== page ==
TRMM Sees Tornado Spawning Thunderstorms
In the United States tornadoes develop most often in the spring when warm moist unstable air accompanies strong fronts and fluctuating upper-air systems. There is a also a slight increase in tornado activity in late October and November. Tornadoes form least often in December and January so the tornadoes that occurred yesterday over the south-eastern United States were unusual. The TRMM satellite was flying over on December 10, 2012 at 1743 UTC (12:43 PM EST) and captured data showing tornado spawning thunderstorms within a frontal system moving through Louisiana, Mississippi, Alabama, Georgia and northern Florida. This image shows a rainfall analysis from data captured with TRMM's Microwave Imager (TMI) and Precipitation Radar (PR) instruments. TRMM's Precipitation Radar (PR) found rain falling at a rate of over 77 mm/hr (~3 inches) in a few of these powerful storms. The locations of some of the tornadoes reported are shown overlaid in red.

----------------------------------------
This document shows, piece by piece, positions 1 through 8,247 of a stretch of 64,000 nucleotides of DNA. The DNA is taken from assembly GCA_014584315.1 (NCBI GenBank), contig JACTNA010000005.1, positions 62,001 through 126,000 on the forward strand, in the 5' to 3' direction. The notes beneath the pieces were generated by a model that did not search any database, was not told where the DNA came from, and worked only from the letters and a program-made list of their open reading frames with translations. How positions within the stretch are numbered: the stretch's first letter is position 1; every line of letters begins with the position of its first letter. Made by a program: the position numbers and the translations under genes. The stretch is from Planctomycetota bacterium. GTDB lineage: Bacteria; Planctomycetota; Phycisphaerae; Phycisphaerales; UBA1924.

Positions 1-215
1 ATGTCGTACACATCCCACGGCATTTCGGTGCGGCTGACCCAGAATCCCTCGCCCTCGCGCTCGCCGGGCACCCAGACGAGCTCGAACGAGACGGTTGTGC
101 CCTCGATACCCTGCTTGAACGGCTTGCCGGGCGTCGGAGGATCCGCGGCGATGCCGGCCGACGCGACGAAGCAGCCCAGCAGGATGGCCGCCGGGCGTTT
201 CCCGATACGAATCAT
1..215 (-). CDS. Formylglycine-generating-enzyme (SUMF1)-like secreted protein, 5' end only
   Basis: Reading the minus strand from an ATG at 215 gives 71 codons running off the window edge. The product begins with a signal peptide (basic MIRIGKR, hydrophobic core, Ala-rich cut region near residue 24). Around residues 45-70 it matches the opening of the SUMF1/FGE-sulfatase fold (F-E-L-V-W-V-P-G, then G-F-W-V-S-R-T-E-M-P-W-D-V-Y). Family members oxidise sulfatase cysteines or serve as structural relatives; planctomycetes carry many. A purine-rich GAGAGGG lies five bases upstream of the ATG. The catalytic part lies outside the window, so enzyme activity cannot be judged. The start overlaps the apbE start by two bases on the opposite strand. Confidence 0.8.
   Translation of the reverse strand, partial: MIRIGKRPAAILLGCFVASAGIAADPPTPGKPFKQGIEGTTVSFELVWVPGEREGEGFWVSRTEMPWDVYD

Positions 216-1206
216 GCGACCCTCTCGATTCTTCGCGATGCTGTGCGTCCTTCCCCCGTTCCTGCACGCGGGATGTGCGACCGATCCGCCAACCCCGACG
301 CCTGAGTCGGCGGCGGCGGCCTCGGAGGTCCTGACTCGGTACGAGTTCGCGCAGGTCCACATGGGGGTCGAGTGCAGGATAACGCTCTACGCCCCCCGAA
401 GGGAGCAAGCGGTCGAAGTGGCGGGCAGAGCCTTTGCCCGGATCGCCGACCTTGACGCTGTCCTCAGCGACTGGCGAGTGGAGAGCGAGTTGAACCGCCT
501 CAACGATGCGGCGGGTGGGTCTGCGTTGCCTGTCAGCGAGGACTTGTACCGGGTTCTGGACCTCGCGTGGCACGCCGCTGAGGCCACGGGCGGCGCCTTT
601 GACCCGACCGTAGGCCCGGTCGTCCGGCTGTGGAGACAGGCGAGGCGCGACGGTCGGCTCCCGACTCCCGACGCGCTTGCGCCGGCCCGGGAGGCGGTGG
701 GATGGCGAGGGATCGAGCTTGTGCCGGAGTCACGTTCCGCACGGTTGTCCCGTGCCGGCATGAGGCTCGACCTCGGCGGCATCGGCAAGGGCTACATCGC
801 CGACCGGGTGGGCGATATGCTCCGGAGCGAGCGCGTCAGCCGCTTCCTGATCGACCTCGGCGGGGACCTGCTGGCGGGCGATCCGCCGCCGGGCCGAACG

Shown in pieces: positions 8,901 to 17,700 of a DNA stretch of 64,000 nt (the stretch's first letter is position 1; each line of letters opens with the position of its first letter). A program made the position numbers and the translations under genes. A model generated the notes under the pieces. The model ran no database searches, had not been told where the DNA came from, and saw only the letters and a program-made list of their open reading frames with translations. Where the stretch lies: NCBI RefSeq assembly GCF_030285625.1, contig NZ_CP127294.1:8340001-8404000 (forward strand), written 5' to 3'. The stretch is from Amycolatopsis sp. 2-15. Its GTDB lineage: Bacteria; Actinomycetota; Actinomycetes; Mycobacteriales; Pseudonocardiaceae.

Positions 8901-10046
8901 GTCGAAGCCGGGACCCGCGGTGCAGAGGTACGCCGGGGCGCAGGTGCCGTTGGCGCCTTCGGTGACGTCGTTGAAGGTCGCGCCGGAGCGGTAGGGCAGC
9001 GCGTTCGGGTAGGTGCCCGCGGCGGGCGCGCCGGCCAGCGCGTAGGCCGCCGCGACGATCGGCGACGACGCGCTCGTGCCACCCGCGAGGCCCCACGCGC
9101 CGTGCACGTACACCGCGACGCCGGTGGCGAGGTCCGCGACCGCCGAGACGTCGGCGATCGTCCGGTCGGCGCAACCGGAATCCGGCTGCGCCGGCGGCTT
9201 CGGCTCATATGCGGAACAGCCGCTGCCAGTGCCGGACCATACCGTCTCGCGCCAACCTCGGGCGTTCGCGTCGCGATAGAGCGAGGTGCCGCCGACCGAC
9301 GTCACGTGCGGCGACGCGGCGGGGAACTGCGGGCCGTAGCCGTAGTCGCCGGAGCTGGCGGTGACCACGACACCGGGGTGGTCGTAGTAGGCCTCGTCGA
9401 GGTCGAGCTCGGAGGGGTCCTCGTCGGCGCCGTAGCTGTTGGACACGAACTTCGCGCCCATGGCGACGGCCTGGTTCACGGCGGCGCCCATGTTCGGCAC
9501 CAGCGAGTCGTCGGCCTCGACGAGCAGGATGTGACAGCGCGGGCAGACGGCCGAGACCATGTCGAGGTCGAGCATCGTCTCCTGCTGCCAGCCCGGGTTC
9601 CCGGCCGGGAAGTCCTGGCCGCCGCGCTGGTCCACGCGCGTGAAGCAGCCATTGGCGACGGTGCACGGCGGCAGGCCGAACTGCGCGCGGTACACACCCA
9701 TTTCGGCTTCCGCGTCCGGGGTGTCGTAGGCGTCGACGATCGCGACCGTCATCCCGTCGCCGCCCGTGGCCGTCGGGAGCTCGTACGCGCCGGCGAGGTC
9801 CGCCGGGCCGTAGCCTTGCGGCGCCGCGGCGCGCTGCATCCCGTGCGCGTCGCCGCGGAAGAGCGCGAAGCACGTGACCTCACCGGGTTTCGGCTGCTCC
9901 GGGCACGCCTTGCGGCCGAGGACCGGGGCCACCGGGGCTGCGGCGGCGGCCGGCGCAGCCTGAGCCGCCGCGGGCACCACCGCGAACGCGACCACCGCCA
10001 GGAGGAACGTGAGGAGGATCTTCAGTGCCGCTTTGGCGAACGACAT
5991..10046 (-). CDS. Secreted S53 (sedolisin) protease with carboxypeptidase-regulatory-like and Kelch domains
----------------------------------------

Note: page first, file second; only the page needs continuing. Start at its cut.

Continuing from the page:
TRMM is a joint mission between NASA and the Japanese space agency JAXA.
Click here to see a simulated 3-D Flyby around this line of thunderstorms using data from TRMM's Precipitation Radar (PR) instrument.